If 𝐴 and 𝐵 are two mutually
exclusive events from a sample space of a random experiment, find the probability of
𝐴 complement union 𝐵 complement.
To answer this question, we need to
recall one of De Morgan’s laws: 𝐴 complement union 𝐵 complement is equivalent to
the complement of 𝐴 intersect 𝐵. And so, it follows that the
probability of 𝐴 complement union 𝐵 complement will be the probability of the
complement of 𝐴 intersect 𝐵. Now, this law holds regardless. But these two events in this
question are mutually exclusive. And we know that for mutually
exclusive events, their intersection is the empty set. This means that the complement of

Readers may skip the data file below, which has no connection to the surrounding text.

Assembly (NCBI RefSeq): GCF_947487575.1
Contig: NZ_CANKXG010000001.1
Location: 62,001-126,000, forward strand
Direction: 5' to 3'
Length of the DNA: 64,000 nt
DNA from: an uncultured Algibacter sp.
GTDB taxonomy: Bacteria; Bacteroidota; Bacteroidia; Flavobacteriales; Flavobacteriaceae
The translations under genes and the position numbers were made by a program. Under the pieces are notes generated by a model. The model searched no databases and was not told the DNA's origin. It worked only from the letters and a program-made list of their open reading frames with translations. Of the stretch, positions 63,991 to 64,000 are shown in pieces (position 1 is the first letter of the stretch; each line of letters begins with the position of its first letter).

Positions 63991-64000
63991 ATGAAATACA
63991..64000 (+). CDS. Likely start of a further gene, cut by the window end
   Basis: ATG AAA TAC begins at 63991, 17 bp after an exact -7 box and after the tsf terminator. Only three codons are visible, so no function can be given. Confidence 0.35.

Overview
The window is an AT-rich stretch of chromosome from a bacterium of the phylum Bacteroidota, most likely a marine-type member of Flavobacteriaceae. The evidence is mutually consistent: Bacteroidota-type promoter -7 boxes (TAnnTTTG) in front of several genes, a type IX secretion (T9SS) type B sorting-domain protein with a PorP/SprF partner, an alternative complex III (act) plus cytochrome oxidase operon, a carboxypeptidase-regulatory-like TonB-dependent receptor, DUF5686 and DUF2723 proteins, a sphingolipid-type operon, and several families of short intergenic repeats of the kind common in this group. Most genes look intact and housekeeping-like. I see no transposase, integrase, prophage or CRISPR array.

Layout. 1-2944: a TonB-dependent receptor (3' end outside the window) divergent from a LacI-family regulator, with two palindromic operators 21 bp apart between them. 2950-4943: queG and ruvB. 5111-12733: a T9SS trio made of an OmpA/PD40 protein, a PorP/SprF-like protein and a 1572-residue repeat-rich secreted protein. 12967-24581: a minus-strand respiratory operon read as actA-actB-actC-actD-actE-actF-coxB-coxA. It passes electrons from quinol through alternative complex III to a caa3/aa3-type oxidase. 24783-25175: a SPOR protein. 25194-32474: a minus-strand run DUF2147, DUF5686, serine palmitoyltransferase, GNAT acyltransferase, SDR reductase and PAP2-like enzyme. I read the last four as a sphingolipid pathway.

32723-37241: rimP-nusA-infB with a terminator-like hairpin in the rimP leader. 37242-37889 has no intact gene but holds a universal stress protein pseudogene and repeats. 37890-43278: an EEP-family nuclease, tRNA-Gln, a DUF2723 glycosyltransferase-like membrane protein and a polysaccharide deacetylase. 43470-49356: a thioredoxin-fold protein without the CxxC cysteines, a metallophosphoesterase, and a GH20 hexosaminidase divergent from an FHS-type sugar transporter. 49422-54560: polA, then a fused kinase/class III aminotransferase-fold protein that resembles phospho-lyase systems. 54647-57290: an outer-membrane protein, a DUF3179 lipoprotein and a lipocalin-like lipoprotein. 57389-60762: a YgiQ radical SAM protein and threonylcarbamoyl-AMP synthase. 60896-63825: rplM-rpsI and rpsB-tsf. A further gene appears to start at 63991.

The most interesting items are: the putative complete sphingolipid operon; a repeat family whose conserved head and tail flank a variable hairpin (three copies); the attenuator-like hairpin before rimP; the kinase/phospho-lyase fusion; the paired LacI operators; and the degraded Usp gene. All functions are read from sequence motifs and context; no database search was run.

their intersection is the entire sample space, which has a probability of one.
Or more formally, we can say that
the probability of 𝐴 intersect 𝐵 complement is one minus the probability of 𝐴
intersect 𝐵. That’s one minus zero, which is
one. So, by recalling De Morgan’s law
and that for mutually exclusive events the probability of their intersection of
zero, we’ve found that for the two mutually exclusive events 𝐴 and 𝐵, the
probability of 𝐴 complement union 𝐵 complement is one.